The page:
• Amsterdam. The gorgeous canals alone are enough to draw us here.

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  • Vincent van Gogh's "Orchard Bordered by Cypresses" (1888) at the Kröller-Müller Museum. Otterlo, Netherlands.

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  • The Peace Palace at the Hague houses the International Court of Justice. Netherlands.

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  • Gourmands beware: The Dutch like their cheese. (You will, too.)

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  • No other town around quite matches the charm of Bruges. Belgium.

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  • One taste, and you understand why Belgian chocolate is supreme.

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The Low Countries: the Middle Ages & Modern Kingdoms in the Netherlands and Belgium.

"Our local guide was a perfect match for us—very friendly, knowlegeable, and enthusiastic. She shared her knowledge eagerly with us and was extremely attentive to our wishes and preferences. She showed great flexibility and creativity in pleasing us. In Amsterdam, we had a fantastic private canal cruise with a wonderful, friendly skipper, who gave us insights into the city along our route."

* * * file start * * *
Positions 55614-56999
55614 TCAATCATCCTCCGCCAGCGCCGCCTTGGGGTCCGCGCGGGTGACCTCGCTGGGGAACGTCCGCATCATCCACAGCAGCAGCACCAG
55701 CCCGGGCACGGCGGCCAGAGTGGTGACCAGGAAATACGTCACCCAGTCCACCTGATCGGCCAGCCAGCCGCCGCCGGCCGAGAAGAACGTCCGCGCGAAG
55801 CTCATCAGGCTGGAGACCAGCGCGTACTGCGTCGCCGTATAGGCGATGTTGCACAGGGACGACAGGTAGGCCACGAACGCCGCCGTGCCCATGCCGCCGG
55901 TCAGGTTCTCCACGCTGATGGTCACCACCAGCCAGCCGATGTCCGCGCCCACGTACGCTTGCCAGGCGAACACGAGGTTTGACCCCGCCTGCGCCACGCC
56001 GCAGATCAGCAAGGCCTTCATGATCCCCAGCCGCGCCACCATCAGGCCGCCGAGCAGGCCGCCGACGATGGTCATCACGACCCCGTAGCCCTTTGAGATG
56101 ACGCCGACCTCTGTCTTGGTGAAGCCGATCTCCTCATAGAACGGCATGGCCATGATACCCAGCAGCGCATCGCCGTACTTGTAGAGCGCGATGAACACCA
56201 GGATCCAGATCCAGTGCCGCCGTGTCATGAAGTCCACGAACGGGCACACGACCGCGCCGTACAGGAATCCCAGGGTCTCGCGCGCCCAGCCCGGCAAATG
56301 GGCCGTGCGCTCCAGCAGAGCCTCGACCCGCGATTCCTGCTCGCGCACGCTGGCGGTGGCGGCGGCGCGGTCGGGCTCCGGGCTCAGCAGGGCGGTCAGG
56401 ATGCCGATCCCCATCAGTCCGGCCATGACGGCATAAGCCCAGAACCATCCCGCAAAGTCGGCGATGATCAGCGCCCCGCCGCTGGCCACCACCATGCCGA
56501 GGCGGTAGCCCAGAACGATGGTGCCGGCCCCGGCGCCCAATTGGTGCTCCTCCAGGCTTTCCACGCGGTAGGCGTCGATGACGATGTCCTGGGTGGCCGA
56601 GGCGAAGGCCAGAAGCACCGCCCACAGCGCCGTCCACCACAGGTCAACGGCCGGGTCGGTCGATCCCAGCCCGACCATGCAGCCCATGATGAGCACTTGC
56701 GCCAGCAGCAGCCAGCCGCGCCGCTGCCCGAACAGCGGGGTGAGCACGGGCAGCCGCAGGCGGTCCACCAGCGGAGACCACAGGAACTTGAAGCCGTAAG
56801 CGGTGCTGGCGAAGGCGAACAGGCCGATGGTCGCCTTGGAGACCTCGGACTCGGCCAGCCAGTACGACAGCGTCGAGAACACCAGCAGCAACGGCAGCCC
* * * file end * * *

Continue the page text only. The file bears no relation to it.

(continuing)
—Barb and Doug


The Middle Ages are alive and well in the Low Countries—the Netherlands and Belgium. Come see just what that means. Begin in the glorious Netherlands capital of Amsterdam. Then beyond the city limits to Otterlo, Delft, the Hague, Aalsmeer, and Zuid-Schermer. Valkenberg, Margraten, and Maastricht are our final stops in the Netherlands. Then into Belgium—Brussels, Bruges, and Ghent.

     There’s high culture in the Low Countries. Think Rembrandt and Vermeer, for instance. But beyond the painted canvas, the region has much, much more to offer: diamonds, genever, windmills, gardens, and mussels and frites...

Belgium, Netherlands (Holland)

Type:Custom Journeys


Sample Journey

This is an 11-day sample itinerary. Remember that R. Crusoe can create a Netherlands and Belgium journey of any length to meet your exact specifications.

Day 1: United States
• Overnight flight to Amsterdam.
Overnight in flight
Day 2-3: Amsterdam, the Netherlands
• Land in Amsterdam.
• Walking tour of center city, including the de Bazel Building and visits in private homes on the Golden Bend.
• Rijksmuseum, saloon boat canal tour, Anne Frank House.
Overnights in Amsterdam

Day 4: Otterlo, Amsterdam
• Drive to Otterlo, Kröller-Müller Museum and Sculpture Garden.
• Return to Amsterdam or option to visit town of Apeldoorn and the Palace Het Loo.
• Afternoon at leisure.
Overnight in Amsterdam
Day 5: Delft, the Hague, Amsterdam
• Drive to Delft, walking tour including Stadhuis, Waag, Nieuwe Kerke, Oude Kerke with Vermeer tombs
• Delft's Pauw ceramics factory.

• Drive to the Hague, panoramic city tour including the Binnenhof (Parliament) and its Knights Hall, Palace Noordeinde, Lange Voorhout, and Peace Palace.
• Panorama Mesdag Museum.

• Return to Amsterdam.
Overnight in Amsterdam
Day 6: Aalsmeer, Zuid-Schermer, Amsterdam
• Drive to Aalsmeer, Aalsmeer Flower Auction, family-owned flower farm, lunch at a flower farm.
• Drive to Zuid-Schermer, cheese farm tour and lesson.
• Optional visit to Keukenhof Gardens (open mid-March to mid-May).
• Return to Amsterdam.

Overnight in Amsterdam